“Digital communication is now front and centre for everyone, including regulators.”
Going forward to a post-pandemic world, there is no doubt that digital communications will remain front and centre. In financial services, integrated communications technology tools will provide banking clients with the ability to connect to advisors wherever they are in the world. These digital interactions will soon flow seamlessly across channels, powered by increasingly sophisticated analytics.
This is a transformation that was already underway but was dramatically accelerated by the crisis. The rapid shift from in-person to virtual meant that the potential of these technologies is now front of mind for everyone.
In financial services, this also includes regulators and policymakers who may also need to adapt their frameworks to respond to this change, address new potential risks and ensure market integrity. We have been working very closely with them to ensure compliance and the meeting of regulatory obligations throughout. Covid-19 has catalysed digital operations and communications into a societal norm and it’s been fantastic to see how our teams and the industry as a whole has responded rapidly and resiliently.
Data science will also continue to grow in importance. Integrated with digital communications, for example, it enables personalisation of content and offers for clients. It also provides valuable insights for relationship managers, such as optimal frequency and nature of client outreach, active prediction of client requirements or potential attrition and outcomes tracking from individuals to business areas.
While responding to the urgent needs of the crisis, we must support the organisation in understanding where this represents a larger shift. Innovation leaders should take this opportunity to identify longer-term trends and advocate for continuous investment in innovation.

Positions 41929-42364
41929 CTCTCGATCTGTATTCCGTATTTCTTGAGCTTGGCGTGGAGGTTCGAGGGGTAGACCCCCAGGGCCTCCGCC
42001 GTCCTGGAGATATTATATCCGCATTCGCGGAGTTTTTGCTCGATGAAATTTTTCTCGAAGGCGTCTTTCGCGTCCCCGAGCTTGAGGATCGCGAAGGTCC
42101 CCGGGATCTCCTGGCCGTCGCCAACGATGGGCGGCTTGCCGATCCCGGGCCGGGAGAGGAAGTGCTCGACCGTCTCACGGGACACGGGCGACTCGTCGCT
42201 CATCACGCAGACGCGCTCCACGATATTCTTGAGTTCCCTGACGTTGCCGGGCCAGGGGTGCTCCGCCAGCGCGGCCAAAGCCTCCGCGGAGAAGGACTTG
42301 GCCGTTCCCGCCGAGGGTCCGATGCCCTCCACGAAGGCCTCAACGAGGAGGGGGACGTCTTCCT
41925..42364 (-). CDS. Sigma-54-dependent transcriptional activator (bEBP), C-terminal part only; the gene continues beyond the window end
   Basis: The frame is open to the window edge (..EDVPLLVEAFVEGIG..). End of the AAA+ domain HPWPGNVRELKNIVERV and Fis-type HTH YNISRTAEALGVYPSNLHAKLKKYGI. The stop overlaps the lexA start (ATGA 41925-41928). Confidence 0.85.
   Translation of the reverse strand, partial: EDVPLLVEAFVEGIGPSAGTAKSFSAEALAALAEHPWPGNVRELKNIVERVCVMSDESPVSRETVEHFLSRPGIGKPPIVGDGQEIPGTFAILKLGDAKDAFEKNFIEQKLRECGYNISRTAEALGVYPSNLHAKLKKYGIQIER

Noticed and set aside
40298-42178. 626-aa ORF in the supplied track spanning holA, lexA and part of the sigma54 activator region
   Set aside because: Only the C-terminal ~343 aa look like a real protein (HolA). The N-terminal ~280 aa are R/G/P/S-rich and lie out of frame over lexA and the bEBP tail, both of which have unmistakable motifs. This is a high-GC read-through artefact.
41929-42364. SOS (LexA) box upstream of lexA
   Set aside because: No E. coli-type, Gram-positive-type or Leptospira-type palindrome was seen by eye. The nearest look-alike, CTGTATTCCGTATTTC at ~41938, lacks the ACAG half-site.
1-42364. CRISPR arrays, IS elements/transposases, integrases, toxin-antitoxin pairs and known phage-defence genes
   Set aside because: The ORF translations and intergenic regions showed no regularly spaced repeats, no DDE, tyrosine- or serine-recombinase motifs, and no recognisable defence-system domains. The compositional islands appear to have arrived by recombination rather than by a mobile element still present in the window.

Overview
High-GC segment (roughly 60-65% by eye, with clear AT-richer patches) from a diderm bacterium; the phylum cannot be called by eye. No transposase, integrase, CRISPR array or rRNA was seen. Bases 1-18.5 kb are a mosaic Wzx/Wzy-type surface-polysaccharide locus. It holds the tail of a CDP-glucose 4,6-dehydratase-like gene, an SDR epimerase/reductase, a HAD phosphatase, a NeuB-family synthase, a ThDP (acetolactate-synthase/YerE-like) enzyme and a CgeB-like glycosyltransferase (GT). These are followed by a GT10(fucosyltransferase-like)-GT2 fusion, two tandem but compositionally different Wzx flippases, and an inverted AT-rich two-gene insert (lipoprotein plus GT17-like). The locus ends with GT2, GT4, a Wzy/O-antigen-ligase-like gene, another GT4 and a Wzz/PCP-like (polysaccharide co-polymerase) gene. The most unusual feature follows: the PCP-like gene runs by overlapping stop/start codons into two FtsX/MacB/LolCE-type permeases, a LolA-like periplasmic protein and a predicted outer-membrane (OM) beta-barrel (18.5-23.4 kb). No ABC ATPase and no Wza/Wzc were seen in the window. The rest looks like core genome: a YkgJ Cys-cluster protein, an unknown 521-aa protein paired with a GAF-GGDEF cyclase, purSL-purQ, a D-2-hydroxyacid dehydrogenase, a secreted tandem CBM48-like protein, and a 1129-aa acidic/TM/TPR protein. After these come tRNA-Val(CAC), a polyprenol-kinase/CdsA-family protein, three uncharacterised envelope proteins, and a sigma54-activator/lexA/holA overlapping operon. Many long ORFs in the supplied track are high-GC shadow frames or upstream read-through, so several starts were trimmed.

A window of opportunity
Because we’ve been pulled completely out of status quo, we now have an exciting window of opportunity, during which it is accepted that we can explore new ways of doing things. Teams should leverage this momentum of change to explore and embed innovation throughout the organisation.
“Changing processes doesn’t need to carry a big price tag.”
Changing processes and principles doesn’t necessarily need to carry a big initial price tag but can create a lasting ripple effect. Seek out collaborators, both internal and external, and start small to prove out concepts on a minimal budget while building towards the longer-term goals.
While the coming months won’t be easy, this represents a unique opportunity for innovation teams and for financial services organisations as a whole. Supporting clients and communities through this crisis has shown how, when reminded of our purpose, we can quickly organise, build and adapt. As we propel even further into digitally-enabled service models, this is a muscle we need to keep flexing.
Diana Biggs is head of innovation at HSBC’s global private banking arm.